Most hairdressers recommend washing your hair every three days or so. The more often you wash your hair, the faster your scalp will produce natural oils to replenish those that have been stripped with your shampoo. This can lead to a never-ending cycle of washing, noticing grease, washing again because of the grease, noticing grease, and so on.

Hard water causes less lather with shampoo

🚱 Do Hard Water Mineral Deposits Cause Greasy Hair?

We saw some sources that said hard water mineral deposits on your scalp and hair can create a greasy appearance, but there’s no evidence to support this claim.

Actually, mineral buildup on your scalp will lead to dryness, itchiness, and scalp conditions like dandruff – the opposite problem to greasiness!

While mineral buildup will make it more difficult to thoroughly clean your hair with shampoo, the minerals themselves won’t give your hair a greasy appearance.

βœ… How To Fix Greasy Hair From Hard Water: 4 Best Methods

Below, we’ve outlined some of the best methods to fix hair greasiness that’s caused by hard water:

1) Use A Clarifying Shampoo

A clarifying shampoo is essentially a normal shampoo on steroids. It’s designed to thoroughly clean your hair, stripping it of dirt, grime, grease, hair products – and, for your benefit, hard water minerals.

Use a clarifying shampoo routinely to remove mineral build-up from your scalp and hair strands, preventing the effects of hard water and helping your hair to stay grease-free for longer.

Clarifying shampoos should be used once a week at most.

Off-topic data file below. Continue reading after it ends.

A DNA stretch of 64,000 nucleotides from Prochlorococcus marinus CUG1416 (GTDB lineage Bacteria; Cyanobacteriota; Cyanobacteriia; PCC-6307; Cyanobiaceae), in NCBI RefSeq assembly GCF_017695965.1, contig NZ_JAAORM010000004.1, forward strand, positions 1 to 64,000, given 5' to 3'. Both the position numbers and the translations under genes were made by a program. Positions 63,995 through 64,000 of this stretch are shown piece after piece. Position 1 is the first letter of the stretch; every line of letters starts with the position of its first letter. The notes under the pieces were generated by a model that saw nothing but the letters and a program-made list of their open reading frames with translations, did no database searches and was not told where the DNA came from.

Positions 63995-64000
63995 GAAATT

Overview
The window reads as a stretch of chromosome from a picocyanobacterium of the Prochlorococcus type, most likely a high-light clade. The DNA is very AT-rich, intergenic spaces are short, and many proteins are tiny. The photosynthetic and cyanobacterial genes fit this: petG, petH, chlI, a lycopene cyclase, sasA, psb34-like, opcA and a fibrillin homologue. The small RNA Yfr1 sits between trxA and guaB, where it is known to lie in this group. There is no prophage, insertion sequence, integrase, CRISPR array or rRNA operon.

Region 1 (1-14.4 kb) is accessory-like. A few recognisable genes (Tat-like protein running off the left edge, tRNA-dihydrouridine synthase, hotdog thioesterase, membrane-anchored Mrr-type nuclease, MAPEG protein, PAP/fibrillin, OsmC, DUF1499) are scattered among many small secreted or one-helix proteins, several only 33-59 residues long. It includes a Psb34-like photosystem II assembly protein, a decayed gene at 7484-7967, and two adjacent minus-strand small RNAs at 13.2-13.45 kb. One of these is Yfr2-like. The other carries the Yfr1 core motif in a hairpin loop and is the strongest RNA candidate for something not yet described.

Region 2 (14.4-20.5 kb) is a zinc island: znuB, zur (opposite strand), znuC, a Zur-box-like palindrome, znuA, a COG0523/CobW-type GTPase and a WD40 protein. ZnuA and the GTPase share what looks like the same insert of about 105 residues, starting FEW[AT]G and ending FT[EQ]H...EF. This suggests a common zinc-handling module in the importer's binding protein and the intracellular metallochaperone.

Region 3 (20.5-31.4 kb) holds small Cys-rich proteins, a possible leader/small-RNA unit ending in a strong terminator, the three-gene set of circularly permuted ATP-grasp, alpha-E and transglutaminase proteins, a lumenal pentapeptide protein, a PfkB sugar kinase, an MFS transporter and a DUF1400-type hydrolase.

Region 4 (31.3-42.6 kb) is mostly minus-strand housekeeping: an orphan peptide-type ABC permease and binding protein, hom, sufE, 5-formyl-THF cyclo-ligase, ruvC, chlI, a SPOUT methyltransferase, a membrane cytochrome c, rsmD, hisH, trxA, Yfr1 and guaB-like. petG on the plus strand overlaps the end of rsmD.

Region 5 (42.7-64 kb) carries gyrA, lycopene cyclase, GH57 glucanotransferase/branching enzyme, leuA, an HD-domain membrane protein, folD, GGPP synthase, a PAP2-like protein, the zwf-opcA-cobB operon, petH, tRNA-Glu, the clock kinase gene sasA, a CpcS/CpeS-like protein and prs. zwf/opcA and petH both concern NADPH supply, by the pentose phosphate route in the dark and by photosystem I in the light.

2) Rinse With Apple Cider Vinegar

A natural alternative to a clarifying shampoo, which produces very similar results, is apple cider vinegar.

Apple cider vinegar has clarifying properties and can help to strip the unwanted hardness minerals, product, and dirt off your hair, preventing greasiness.

To use an apple cider vinegar rinse, just shampoo as normal, then combine equal parts vinegar and water. Pour the vinegar rinse over your hair, then wait 15 minutes before rinsing and conditioning as normal, then doing a final rinse.

Don’t have vinegar in your cupboards? You can also use a lemon or lime rinse – just mix 1/4 lime or lemon juice with 3/4 water, pour it over your hair, then wash and condition after 15 minutes.

Apple cider vinegar for greasy hair

3) Wash Your Hair Less Frequently

If you’re currently stuck in a wash-grease-repeat cycle, you need to get out of it. Counterintuitive as it might sound, washing your hair less will actually reduce greasiness caused by hard water.

Less washing means less exposure to hard water minerals and less product build-up. By washing your hair less, you’ll also reduce your scalp’s natural oils production, helping your hair to stay cleaner for longer between washes.